a good mom does, but I didn't fit the mold.
Well, that's a comfort in the midst of my own self-doubt.
Then, I had to wonder, who gets to decide what makes a mom a good one?
Is it my 8-year-old self when I knew my own mom was good when she selflessly shared the middle (read: crust-less, read: best) part of her sandwich?
Is it the guy at the at&t store that thanked me for being a good mom while I half-managed my kids while he set up my Mother's Day gift?
Is it the ranting from other moms on "mommy support groups" about how terrible a mom at the grocery store or on the playground was for how they managed (or didn't manage) their kids?
Who gets to decide? Because all of the conflicting messages do not make my mommying any easier, and they are in no way comforting.
And, then, maybe that's it. Maybe it's that comfort I shared about the beginning of the month. Maybe sometimes from us to our children, but mostly from God to us. The encouragement and support. The provisions to help a helpless being grow into an independent (or appropriately dependent) one.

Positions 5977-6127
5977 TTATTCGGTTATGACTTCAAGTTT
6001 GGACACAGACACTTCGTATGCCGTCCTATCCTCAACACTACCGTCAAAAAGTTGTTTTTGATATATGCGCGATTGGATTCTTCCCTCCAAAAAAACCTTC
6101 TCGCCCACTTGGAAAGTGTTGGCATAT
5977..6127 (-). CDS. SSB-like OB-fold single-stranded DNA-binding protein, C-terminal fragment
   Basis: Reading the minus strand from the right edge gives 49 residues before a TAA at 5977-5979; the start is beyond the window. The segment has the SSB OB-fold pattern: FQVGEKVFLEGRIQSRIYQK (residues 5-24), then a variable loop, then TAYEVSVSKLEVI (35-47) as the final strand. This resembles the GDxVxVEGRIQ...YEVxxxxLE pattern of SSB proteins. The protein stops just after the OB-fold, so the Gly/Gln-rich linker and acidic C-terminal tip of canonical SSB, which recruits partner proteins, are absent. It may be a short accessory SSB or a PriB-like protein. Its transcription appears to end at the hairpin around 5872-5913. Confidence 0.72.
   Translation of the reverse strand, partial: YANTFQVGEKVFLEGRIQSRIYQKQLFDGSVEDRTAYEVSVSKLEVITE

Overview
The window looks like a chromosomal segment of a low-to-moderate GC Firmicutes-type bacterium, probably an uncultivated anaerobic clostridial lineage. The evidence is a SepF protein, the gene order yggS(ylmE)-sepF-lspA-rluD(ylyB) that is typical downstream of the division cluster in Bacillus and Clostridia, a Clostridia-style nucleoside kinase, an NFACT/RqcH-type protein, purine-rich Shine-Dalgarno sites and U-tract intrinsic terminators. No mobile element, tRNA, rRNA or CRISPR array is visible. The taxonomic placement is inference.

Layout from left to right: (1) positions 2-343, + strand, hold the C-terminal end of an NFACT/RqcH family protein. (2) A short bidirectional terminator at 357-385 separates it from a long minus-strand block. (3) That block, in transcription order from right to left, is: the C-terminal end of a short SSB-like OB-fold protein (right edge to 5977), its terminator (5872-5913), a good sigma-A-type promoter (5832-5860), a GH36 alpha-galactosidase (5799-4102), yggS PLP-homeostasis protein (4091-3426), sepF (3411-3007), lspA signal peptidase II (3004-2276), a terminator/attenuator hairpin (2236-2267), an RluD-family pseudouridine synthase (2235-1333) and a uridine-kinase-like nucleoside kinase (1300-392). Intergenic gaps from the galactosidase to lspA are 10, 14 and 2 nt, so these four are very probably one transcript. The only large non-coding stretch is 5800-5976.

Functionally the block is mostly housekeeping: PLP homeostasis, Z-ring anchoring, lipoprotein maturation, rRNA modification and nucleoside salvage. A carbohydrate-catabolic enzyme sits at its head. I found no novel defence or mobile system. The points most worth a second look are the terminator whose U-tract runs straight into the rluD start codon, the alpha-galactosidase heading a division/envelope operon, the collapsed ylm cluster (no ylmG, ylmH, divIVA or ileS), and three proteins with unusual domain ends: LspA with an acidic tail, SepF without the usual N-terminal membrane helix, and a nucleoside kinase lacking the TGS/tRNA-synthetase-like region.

On our behalf, it's not preceded by impossible statements like "always" and "never." It's accompanied by the comfort of God's grace. That He'll pick up our slack and make our sometimes selfish, sometimes overwhelmed, sometimes bad efforts in parenting, good enough.
I am thankful I can point my kids to someone that comforts (and parents) better than me. The true definition of good. And that's a real comfort for this tired momma.
Linking up for 5-minute-Friday with Lisa Jo on the word "comfort." This is also part of the encouragement I'm sharing this month for simplicity, simplified. See full list of posts here, and join me in not over-thinking it.